2Author: Piotr Pokorski, Warsaw

20th December AD2014, 3:00 pm. Here comes the starting signal: “We’re letting them in.” I, alongside four people accompanying me, are standing at the table, waiting. Second time in this place, first one in this role. Looks like nothing, yet I’m nervous and excited at the same time. “Will it be alright?” I ask myself as people pass by and I wait for the right ones.

IMG_8119Such was the beginning of the Christmas supper with the poor. The first one I’ve been to was a year ago. I was a guitarist in a choir. Astounded, happy, yet quite insecure at the beginning (my first experience like this, to remind!). Even happier and more astounded when I came back home. The image I noted: “All of us, ‘rich’ and poor, celebrating Christmas side by side.”

This year? Experiencing it again. Literally. As a table’s host.

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Coming back to the beginning, there were eight people by my table. Seven guests: father Antoni (an older, quiet man. Maybe quiet because of his throat illness), Mr. Janusz sitting by my left, a man full of determination and strength (“Despite being homeless for 17 years, I’ve never given up.”), Mr. Sławek, a kind man of impaired hearing, Mr. Jurek, whom I know from meetings and sandwich give-aways. Older man who surprised me with his knowledge on modern technology. Mr. Romek, we’ve discussed some religion and church-concerning issues. Mr. Bartek, who really seemed to be full of kindness.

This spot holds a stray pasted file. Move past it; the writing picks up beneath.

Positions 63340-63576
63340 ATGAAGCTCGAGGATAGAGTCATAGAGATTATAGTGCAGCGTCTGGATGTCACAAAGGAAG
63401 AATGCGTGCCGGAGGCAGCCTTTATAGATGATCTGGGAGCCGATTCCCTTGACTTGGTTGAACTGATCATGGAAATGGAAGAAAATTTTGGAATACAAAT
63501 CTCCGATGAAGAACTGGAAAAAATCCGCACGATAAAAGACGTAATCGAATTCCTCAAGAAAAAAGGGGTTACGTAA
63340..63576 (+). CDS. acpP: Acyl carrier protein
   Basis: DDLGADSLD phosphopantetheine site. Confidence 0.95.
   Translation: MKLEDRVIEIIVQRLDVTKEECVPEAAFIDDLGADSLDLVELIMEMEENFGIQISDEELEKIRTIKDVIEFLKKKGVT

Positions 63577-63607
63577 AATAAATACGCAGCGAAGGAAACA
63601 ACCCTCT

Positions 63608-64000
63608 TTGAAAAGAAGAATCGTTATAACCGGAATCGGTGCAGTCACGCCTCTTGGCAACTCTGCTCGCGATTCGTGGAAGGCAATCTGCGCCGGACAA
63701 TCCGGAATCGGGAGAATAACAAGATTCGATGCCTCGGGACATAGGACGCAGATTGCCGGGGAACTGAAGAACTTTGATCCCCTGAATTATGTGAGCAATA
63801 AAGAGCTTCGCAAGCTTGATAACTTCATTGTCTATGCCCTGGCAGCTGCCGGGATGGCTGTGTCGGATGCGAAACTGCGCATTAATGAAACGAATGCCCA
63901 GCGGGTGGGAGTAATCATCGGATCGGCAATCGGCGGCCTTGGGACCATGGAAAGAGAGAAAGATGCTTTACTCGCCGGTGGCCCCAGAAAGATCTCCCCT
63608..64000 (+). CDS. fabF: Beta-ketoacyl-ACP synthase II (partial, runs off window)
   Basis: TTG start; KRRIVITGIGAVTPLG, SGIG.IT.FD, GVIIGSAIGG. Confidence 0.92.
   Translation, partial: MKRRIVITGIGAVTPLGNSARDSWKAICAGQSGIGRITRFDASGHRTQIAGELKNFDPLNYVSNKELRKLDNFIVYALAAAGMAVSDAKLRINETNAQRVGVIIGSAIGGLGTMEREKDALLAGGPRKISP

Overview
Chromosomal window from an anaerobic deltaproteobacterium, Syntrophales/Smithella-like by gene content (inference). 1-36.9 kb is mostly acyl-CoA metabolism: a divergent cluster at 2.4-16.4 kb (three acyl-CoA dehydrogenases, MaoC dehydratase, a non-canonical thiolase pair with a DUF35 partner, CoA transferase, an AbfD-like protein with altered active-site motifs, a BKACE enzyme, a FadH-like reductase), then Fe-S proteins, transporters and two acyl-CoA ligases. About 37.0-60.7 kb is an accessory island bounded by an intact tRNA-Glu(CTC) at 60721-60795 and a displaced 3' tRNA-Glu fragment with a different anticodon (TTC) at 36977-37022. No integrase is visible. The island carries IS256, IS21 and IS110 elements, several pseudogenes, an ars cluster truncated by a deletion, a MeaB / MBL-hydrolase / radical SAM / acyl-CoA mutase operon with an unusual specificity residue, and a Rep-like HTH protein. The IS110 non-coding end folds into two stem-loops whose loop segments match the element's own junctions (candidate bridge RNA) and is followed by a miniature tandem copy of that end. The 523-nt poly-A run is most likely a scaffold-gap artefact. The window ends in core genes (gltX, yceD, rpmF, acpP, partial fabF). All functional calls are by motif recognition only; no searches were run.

IMG_8563-SMILEAnd Mrs. Kasia, who gave me a new image of the Christmas supper.

I knew her a little bit, but hadn’t seen her for like, a few months. A friendly woman of middle age. She came walking on crutches. The first time she had left home for three months. A car ran into her breaking her leg in seven places. It has been the first time she left home since then. Purposefully to come to the Christmas supper. Beautiful, isn’t it? Although she was feeling a bit low. Since her childhood she suffered from many accidents, being made to be taken care of. She felt like a fifth wheel, like an unnecessary burden. Then, one night, she has a dream. There is a heavy, red curtain, like in a theatre. Suddenly it rises, revealing the figure of saint John Paul II. She bursts into tears, crying for help, for blessing, so that she’s no longer a burden, so that she’s in good health, so that she’s strong enough to carry on unaided. Then the saint rises his hand and blesses her with a cross sign.

And the curtain falls.

At first I didn’t got the thing. It took time, to meditate on the things that happened. And as I was recalling that dream, a thought struck me: “This is the icon of the Christmas supper with the poor.” We come there, some to help, some to eat, all to celebrate. Everyone with some struggles, with some of his bones broken. And the Heavens open up and lavish all the blessings they have unto us. “If I should count them, they are more in number than the sand.” (Ps 139,18 KJV). If we should keep something, let it be those blessings. Before the curtain falls.

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